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POST TOASTED
EVERYTHING HITS AT ONCE

By Karen Glauber

The biggest news of the week was the announcement of Walt Flakus as the new APD/Afternoons of KNDD Seattle, where he and PD Leslie Scott will undoubtedly rule supreme. Walt, as we all know, was most recently the wind beneath Troy Hanson’s wings at WKQX Chicago—his contribution to that station and to the elevation of Cumulus as a musical force in the Rock and Alt arenas has been formidable. Walt’s move to the PNW is personally motivated—it’s perfect that Leslie was waiting to hire a new APD until the ideal candidate became apparent to her. We look forward to visiting Walt in his new digs in August. In the meantime, Troy is being bombarded with candidates eager to fill the vacancy. Who wouldn’t want to be the APD/MD at this Market #3 powerhouse! Troy has an incredible track record for hiring the best and the brightest, and whomever he brings in to fill Walt’s position will undoubtedly be a star.

The Lumineers relinquished their six-week hold on #1 to their friends The Head and the Heart, whose “Missed Connection” marks the Warner Records band’s second Alt chart-topper. Rob Goldklang has competition this week, with juggernaut Billie Eilish likely to surge to #1 with “bad guy.” One thing that’s become abundantly clear this year is that unless a song has Pop or Hot AC support, like Shaed, Panic! At the Disco and Billie Eilish, radio stations are quick to bail on songs once they reach the Top 5.

“They topped the chart; why shouldn’t we move on?”—I hear that daily from my radio friends. Chart success is part of my weekly “report card,” so of course it’s important, but my #1 priority is to have the song I’m working become part of a station’s “library,” with a shelf life far beyond the first 500 spins. For a station to stop playing a song that has legitimately earned Power rotation—and we’re talking about spins going from Power to OFF THE RADIO—is short-sighted and mitigates the very real possibility that said song could continue to thrive on the station beyond its run to the top. There has to be a middle ground between the “format killer’s” predilection for keeping a song in rotation beyond its potency, thereby eliminating the possibility that a band could have a second hit, and the current programming attitude of up-and-off after 300 spins.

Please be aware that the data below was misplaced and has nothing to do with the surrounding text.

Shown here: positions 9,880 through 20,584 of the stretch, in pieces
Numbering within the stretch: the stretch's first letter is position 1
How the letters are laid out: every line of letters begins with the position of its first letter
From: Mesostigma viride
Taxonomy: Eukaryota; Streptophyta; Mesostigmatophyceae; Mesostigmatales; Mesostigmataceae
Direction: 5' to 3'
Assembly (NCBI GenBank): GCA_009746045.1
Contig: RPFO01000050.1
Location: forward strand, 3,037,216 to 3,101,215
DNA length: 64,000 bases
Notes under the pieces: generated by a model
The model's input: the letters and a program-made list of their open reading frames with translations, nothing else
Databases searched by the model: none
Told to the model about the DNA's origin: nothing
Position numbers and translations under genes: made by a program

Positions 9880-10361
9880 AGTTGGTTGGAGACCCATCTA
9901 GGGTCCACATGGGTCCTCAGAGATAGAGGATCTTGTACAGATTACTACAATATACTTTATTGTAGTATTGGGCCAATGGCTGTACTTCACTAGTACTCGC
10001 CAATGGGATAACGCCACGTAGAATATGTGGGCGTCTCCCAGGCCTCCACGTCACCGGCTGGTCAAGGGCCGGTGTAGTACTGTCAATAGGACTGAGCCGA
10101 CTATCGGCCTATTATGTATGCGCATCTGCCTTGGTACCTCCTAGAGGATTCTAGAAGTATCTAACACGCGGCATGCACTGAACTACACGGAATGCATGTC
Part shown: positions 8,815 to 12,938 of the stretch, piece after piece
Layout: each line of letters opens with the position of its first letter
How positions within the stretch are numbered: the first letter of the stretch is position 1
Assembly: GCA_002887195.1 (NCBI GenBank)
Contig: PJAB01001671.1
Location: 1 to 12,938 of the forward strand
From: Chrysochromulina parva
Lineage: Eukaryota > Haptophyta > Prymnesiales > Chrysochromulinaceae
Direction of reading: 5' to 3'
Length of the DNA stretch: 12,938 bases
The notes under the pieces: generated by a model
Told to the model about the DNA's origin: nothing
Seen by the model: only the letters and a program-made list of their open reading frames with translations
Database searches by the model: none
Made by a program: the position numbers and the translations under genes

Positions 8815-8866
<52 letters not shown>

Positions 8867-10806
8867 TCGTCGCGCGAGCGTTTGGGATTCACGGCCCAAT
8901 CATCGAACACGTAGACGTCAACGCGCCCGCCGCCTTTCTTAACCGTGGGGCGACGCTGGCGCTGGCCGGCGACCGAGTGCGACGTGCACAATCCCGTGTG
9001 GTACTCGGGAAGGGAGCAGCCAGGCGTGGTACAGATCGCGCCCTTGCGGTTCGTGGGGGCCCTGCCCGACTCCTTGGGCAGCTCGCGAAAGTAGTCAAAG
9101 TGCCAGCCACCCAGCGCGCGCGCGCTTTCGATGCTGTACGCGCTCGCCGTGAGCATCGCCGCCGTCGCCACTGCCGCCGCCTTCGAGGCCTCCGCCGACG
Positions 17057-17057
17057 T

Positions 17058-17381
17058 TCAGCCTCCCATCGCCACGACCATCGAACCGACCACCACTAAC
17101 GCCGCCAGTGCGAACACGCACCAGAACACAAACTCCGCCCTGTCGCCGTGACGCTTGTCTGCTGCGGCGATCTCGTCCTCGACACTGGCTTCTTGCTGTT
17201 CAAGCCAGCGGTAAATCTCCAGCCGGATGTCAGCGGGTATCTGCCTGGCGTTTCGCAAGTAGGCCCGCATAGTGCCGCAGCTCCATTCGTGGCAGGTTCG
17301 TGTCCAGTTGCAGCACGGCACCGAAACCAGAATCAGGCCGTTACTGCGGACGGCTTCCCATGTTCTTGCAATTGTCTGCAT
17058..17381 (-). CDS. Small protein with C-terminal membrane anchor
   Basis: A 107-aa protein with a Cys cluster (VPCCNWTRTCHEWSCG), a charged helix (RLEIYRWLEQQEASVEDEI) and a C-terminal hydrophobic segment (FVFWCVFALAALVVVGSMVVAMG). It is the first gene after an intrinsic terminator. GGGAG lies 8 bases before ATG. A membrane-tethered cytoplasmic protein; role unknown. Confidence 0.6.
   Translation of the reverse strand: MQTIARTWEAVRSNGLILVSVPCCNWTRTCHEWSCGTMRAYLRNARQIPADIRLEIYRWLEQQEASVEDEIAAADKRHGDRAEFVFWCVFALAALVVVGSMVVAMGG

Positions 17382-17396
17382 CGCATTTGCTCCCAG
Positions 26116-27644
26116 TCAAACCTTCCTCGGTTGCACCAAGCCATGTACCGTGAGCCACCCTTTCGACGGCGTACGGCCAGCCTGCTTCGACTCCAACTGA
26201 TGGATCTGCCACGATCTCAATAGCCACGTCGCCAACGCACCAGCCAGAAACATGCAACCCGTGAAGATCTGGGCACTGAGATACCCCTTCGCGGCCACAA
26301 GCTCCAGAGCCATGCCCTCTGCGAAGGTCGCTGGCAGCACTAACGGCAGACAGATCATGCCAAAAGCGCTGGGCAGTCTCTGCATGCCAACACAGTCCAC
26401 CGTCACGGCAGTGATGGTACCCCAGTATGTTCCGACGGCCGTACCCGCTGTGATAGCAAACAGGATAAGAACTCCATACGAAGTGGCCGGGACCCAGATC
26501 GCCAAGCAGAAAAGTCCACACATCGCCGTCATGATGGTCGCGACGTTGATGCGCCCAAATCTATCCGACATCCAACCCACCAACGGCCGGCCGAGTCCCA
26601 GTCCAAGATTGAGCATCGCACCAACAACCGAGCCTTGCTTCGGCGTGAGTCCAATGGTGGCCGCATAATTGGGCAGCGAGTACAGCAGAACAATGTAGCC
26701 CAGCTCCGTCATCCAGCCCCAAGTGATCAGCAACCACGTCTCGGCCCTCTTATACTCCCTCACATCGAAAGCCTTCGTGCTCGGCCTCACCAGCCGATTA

“Gloria” is the #2 Current in Mediabase’s overall call-out, hence this week’s move to iHeart’s Custom Power. The band’s song “Angela,” from two years ago, was #11 overall in call-out for Currents and Recurrents. Again, the goal is to have any band I work with become a “core” band for the format. Ted referred to it as the “nervous energy” of the chart.

We all know that a good chunk of summer airplay, especially for new artists, is what we might call “transactional,” based on the need for bands to complete summer-show lineups. As soon as the headliner says, “Thank you, goodnight,” the PD’s need to book the next one looms large. As many of you found out this summer, there weren’t many available “headliners” to satisfy the demands from radio. This is not the fault of the labels or the bands—the station expects loyalty from the label and band, but where is the reciprocity?

What band has consistently SHOWN UP for Alt radio more than Cold War Kids? (above)? They, along with Bastille and Bishop Briggs, and, oh yeah, my friends in Judah and the Lion, have new songs at the format that should be AUTOMATICS. Did Shaed play your summer show? Yep, you’re going to add the new single. You can hide behind your compliance horseshit, but the truth of the matter is that these artists’ new singles should be treated like the private-school application from a younger sibling whose older sibling is already a student at the school: on the top of the acceptance pile. CONTINUE TO SUPPORT THE ARTISTS YOU CHOOSE TO SUPPORT, FOR THEY ARE YOUR FUTURE.

Question to ponder: Which has the bigger impact, an “F3 station” or the sound of one hand clapping?... SONG TO HEAR: Frank Carter and the Rattlesnakes’ “Crowbar” (added this week at KPNT!)


 
 
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